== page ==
Sea Power – ‘Everything Was Forever’ album review

Photo credit: Hollywood

The band formerly known as British Sea Power – now the slightly trunctuated Sea Power – are set to release ‘Everything Was Forever’, their first record in five years. The album follows a dark and difficult period for the cult heroes with its sounds and lyrics steeped in mythology and memory. With influences ranging from H.P. Lovecraft and David Lynch to Coldwar Steve, the six-piece try to make sense of love, life, death and politics with typically melodic and eccentric wit.

A potent burst of feedback opens the record on ‘Scaring at the Sky’ before it morphs into a typically gorgeous and melancholic Bunnymen-meets-SP (it’s going to take while to get used to that shortened acronym) sound with heartbreaking lyrics about how nothing remains: ‘It’s enough to make you sick’. ‘Transmitter’ swiftly follows with crashing drums, post-punk riffs and questioning and direct lyrics: ‘What have you done, my dear?’; ‘It doesn’t matter so much anymore’. Next up is the album’s lead single, ‘Two Fingers’. A delightful and oddly touching tribute to the Wilkinson brothers’ late dad and his attitude to life – one that seems to have struck a chord with our jilted generation – it’s already a sing-along in waiting: ‘Two fingers for the dead, two fingers for the living, two fingers for the world that we all live in’.

Glacial guitar work and a wistful attitude run through the atmospheric ‘Fire Escape in the Sea’, a song that again has deeply affecting lyrics about making the most of things: ‘It’s obvious, it’s all so clear, it’s beautiful when you are near’. ‘Doppelganger’ is a deliciously dark and deranged tale about taking a dangerous journey set against Bambara-style hooks – ‘You’re a bodysnatcher. Look at me, I’ve got a new face’ – while ‘Fear Eats the Soul’ finds anxiety rising to the surface with thoughts about isolation being comforted by choral backing vocals. Another recent single, ‘Folly’ seemingly finds SP exploring the concept of (brilliantine) mortality with its warning that one day you will wake up in ‘a different world’ before ‘Green Goddess’ touches upon SP’s favourite topics of nature and companionship. Or could it just be a tribute to the 1980s fitness presenter Diana Moran?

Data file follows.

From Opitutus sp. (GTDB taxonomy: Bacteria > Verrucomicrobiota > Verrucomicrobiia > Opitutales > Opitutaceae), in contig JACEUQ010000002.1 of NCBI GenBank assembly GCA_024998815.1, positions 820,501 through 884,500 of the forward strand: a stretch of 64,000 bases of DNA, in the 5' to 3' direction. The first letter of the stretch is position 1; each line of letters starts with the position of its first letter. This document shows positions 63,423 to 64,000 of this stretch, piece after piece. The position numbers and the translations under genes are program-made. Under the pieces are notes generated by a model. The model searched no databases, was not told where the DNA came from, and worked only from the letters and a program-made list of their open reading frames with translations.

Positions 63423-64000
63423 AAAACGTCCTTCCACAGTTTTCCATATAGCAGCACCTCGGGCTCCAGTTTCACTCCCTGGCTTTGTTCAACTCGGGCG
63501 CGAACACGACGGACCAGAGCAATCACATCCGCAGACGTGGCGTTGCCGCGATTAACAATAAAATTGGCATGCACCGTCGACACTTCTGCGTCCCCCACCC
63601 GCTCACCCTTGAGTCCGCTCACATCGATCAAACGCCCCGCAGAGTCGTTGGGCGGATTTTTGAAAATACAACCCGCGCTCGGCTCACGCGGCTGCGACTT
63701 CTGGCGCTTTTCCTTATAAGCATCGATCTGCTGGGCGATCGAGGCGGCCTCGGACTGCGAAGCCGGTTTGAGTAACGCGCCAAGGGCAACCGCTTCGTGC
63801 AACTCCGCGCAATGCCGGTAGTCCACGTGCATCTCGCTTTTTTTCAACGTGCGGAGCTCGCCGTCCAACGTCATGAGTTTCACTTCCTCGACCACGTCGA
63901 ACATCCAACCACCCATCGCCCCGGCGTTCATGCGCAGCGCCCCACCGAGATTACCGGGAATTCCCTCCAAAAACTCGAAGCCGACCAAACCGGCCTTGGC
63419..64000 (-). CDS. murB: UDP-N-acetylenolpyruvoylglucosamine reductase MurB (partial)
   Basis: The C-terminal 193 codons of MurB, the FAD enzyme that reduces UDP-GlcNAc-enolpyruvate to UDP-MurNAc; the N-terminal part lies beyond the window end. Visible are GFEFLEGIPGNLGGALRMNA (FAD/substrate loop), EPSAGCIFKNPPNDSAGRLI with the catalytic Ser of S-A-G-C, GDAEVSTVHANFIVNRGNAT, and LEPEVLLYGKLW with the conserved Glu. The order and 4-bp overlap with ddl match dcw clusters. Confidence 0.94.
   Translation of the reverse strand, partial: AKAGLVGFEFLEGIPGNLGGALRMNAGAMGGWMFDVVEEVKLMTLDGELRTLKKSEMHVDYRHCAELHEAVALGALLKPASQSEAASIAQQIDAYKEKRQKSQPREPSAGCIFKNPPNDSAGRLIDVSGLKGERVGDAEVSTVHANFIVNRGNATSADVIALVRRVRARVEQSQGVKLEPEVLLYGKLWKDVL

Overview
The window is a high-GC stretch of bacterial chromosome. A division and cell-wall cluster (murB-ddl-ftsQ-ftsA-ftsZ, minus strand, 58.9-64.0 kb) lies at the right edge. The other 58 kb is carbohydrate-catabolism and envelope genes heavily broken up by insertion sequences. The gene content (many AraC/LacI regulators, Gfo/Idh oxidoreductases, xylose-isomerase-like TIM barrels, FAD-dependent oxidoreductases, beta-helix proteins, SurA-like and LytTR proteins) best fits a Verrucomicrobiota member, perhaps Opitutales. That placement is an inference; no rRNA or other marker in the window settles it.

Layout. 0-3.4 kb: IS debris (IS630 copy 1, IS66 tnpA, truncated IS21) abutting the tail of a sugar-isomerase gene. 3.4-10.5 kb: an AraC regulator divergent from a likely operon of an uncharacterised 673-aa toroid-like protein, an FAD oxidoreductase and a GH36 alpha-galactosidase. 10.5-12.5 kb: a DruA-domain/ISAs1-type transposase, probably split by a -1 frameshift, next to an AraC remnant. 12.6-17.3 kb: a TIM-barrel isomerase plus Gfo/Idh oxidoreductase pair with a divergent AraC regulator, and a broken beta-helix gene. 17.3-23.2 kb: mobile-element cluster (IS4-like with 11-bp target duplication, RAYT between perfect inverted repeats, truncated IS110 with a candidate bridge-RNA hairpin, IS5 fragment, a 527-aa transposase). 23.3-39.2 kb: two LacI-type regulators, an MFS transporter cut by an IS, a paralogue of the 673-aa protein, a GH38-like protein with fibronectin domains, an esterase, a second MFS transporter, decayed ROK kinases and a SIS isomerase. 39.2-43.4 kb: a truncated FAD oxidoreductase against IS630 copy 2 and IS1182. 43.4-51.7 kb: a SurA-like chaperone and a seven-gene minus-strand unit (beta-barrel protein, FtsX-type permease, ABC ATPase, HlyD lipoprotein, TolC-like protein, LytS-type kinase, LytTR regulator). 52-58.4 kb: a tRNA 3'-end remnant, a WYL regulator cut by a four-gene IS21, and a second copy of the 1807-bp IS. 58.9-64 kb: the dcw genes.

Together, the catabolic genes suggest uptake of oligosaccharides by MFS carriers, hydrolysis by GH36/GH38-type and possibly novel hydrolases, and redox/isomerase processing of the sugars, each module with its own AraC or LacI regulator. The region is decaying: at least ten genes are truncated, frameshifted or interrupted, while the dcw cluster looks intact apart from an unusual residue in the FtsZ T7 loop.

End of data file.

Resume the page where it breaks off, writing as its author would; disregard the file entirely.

The closing duo of ‘Lakeland Echo’ and ‘We Only Want to Make You Happy’ round off the album in stirring and melancholic style, the former being a distant cousin of SP favourite ‘Lately’ complete with talk of canals, and the latter starting with an intriguing statement – ‘This is the diagram, this is the heart. This is the diaphragm, this is the start’ – before delving into a sound that falls somewhere between Arcade Fire, Spiritualized and post rock. On this final song, the band reassure you ‘We only want you to be happy’ and they’ve clearly achieved their goal throughout these 10 songs. They may have dropped the British from their name but Sea Power remain a national treasure.

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